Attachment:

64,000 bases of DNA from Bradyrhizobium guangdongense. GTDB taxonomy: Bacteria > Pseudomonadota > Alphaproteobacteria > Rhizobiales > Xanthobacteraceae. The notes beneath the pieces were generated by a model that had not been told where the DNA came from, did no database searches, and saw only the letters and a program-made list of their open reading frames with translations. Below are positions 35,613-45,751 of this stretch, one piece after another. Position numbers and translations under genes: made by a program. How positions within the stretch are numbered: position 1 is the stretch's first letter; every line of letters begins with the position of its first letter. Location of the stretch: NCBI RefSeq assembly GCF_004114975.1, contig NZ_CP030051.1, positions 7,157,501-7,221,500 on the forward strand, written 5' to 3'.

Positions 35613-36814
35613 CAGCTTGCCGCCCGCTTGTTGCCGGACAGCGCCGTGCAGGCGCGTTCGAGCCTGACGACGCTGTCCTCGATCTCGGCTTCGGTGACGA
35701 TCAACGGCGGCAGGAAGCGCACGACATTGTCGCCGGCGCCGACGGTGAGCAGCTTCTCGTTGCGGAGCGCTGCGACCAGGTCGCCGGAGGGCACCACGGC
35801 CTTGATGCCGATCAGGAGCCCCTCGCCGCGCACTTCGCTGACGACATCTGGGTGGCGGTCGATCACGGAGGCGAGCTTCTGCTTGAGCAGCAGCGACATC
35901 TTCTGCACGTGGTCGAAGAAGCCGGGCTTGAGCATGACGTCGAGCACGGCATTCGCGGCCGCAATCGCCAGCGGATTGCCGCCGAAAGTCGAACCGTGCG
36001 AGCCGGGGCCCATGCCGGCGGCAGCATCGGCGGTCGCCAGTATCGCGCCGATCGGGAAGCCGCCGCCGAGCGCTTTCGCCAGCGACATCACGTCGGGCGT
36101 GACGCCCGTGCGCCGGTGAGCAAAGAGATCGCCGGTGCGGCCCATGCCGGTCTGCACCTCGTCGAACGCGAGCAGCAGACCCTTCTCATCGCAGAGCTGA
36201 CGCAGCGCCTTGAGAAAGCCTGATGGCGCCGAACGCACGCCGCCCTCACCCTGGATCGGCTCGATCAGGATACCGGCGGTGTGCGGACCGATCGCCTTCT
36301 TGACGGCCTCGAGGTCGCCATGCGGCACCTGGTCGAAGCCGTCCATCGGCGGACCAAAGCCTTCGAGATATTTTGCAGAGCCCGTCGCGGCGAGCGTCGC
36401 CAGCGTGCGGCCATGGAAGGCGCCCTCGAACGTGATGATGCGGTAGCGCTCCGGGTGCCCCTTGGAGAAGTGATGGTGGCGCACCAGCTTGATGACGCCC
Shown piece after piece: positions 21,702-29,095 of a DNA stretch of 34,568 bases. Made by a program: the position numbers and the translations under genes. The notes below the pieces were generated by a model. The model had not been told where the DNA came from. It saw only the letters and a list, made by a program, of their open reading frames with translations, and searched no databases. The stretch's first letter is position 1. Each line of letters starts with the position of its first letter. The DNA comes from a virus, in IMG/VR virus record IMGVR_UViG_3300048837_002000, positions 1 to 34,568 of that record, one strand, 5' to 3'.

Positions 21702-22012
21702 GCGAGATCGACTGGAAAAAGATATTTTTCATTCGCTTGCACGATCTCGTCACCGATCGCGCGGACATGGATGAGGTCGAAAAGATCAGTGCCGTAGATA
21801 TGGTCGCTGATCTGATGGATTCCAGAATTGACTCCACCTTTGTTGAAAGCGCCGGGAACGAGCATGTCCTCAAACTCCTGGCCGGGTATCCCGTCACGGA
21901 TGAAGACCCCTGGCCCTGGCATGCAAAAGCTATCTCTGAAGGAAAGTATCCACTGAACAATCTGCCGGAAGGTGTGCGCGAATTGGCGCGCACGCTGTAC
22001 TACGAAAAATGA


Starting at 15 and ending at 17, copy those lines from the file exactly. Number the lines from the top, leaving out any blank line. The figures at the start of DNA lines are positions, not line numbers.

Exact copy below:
21801 TGGTCGCTGATCTGATGGATTCCAGAATTGACTCCACCTTTGTTGAAAGCGCCGGGAACGAGCATGTCCTCAAACTCCTGGCCGGGTATCCCGTCACGGA
21901 TGAAGACCCCTGGCCCTGGCATGCAAAAGCTATCTCTGAAGGAAAGTATCCACTGAACAATCTGCCGGAAGGTGTGCGCGAATTGGCGCGCACGCTGTAC
22001 TACGAAAAATGA